When Quebec PM Legault talked about a ‘Quebec Amazon’, I brushed it off as just another remark to please the Quebec nationalists listening. Most of these remarks are politician hyperbole that can easily be disregarded. Then the news became headline in the ROC (Rest of Canada) and then I realized they are serious. Premier Legault is open to the creation of a Quebec version of Amazon, which his economy minister Fitzgibbon described as a way to serve nationalist customers. Fitzgibbon went further than the premier, saying the province could “absolutely” invest in a Quebec platform, as long as it was sustainable. So they definitely discuss it. It’s interesting to note that the announcement comes only a couple days after Amazon announced a new $1 billion investment in Montreal.
What does a Quebec Amazon even mean? Whatever they are thinking it kind of sort of exists and it’s absolutely brutal: it’s called shooopping.ca and it’s really bad. I will spare you the link and your time. Shoooping.ca was founded by tech columnists François Charron, his version of David taking on Goliath. I can’t help to notice that it’s full of made in China goods.
I don’t know where to start on how ridiculous the idea of Amazon Quebec is. I get it; you want to help Quebec retailers against the online threat. Wrapping yourself in a flag might be a noble thing to do, but if the widget you are selling is $50 more than on Amazon, you are not helping yourself or anybody. What will help Quebec retailers is reviewing their business model, their brandings, marketing, their performance and strategy. Online shopping shouldn’t be a threat but a tool to thrive. Maybe the government can offer assistance on helping them make the transition online. There are things the government can do but creating a Quebec Amazon is ludicrous.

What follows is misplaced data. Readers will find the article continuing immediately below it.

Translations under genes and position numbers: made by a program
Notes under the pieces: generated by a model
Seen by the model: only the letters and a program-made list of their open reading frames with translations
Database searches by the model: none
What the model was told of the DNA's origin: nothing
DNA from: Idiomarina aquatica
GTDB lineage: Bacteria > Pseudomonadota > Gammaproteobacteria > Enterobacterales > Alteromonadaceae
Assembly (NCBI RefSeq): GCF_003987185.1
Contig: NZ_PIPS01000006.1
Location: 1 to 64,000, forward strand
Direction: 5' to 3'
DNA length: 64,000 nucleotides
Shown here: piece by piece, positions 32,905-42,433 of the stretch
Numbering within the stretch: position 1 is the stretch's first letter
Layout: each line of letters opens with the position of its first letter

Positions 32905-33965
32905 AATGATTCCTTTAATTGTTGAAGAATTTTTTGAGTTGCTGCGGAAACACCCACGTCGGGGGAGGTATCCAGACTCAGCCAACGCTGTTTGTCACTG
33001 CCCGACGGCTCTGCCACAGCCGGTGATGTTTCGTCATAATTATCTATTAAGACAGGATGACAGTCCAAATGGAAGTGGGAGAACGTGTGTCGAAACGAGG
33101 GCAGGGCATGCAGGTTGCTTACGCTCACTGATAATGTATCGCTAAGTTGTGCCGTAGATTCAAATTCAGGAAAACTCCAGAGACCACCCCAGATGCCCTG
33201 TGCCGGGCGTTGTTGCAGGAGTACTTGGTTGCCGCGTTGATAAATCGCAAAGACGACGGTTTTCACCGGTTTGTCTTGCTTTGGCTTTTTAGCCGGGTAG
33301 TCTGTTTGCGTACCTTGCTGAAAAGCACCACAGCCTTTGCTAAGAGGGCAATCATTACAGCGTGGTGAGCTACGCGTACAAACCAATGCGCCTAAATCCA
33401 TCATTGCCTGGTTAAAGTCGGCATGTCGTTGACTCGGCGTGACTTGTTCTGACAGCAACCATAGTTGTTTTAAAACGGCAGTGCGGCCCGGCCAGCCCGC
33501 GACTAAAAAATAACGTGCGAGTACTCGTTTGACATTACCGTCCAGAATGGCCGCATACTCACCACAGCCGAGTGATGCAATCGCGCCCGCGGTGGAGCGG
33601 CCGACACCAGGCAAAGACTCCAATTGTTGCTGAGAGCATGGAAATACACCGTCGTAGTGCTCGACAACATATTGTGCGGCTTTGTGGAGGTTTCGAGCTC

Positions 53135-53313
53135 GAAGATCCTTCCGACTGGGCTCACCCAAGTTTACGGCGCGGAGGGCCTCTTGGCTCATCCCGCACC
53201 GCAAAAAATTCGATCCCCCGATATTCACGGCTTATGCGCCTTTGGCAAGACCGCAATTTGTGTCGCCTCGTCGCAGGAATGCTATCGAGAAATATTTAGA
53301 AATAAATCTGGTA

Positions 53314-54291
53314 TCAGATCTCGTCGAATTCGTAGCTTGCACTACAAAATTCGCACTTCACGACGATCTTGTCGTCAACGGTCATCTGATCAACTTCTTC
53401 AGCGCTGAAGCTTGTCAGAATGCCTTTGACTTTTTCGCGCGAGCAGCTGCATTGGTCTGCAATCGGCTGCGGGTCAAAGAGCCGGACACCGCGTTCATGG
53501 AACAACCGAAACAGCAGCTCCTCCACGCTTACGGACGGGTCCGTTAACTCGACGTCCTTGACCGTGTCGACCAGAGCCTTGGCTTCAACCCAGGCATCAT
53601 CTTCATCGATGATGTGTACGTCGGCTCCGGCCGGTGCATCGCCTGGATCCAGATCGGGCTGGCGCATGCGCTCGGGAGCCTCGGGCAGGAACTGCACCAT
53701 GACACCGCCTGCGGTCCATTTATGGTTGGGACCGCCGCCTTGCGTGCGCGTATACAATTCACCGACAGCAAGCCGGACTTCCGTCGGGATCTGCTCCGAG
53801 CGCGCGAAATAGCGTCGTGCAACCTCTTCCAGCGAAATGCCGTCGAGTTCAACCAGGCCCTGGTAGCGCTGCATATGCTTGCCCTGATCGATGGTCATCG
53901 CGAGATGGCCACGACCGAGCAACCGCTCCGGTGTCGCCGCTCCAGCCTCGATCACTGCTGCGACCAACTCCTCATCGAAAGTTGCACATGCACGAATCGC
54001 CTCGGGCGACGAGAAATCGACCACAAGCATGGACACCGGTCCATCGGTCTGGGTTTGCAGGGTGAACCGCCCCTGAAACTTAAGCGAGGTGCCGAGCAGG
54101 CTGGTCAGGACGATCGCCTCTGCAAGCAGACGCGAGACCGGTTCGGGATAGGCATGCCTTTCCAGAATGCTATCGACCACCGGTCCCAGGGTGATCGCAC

Amazon is a behemoth. It’s the global leader in online retail. It has infinite amount of things to sell at great prices and they deliver really fast. All of this cost billions to create and Amazon is not that profitable. You can’t just create a new “Amazon”. How do you create a nationalist website for a few million people? Retail is extremely tough, competitive, and the margins are low. If you end up with good margins, a competitor will take them from you. Amazon spends billions each year in new warehouses, enhancing delivery and customer experience. It’s very difficult. The Canadian retail landscape hasn’t adapted well to online shopping. To play the “Canadian nationalist” card, we have the Canadian Tire stores. Canadian Tire only recently started shipping at home but with a catch. It will cost you a lot in shipping and it will take a while to get your stuff. As a test, buying a snow blower on Canadian Tire would have cost me $100 in shipping while Amazon ships for me with Prime. The reality is that the cost in distributing, IT, and logistics is massive for such a small population to serve. Amazon can scale.
The premier told reporters he is concerned about the lack of Quebec-made products available on Amazon and wants to make sure the company isn’t just selling American products to Quebecers. Amazon is also a platform that invites third-party brands to sell their own products on its website. Quebec retailers can participate on Amazon “marketplace” and have access to the millions of Amazon clients. Walmart also operate marketplaces including third-party sellers. In Canada Loblaw is launching its own third-party marketplace which is an indication of the growing competition.
If it was that that easy everybody would just have their own Amazon, iPhone, and Google search engine.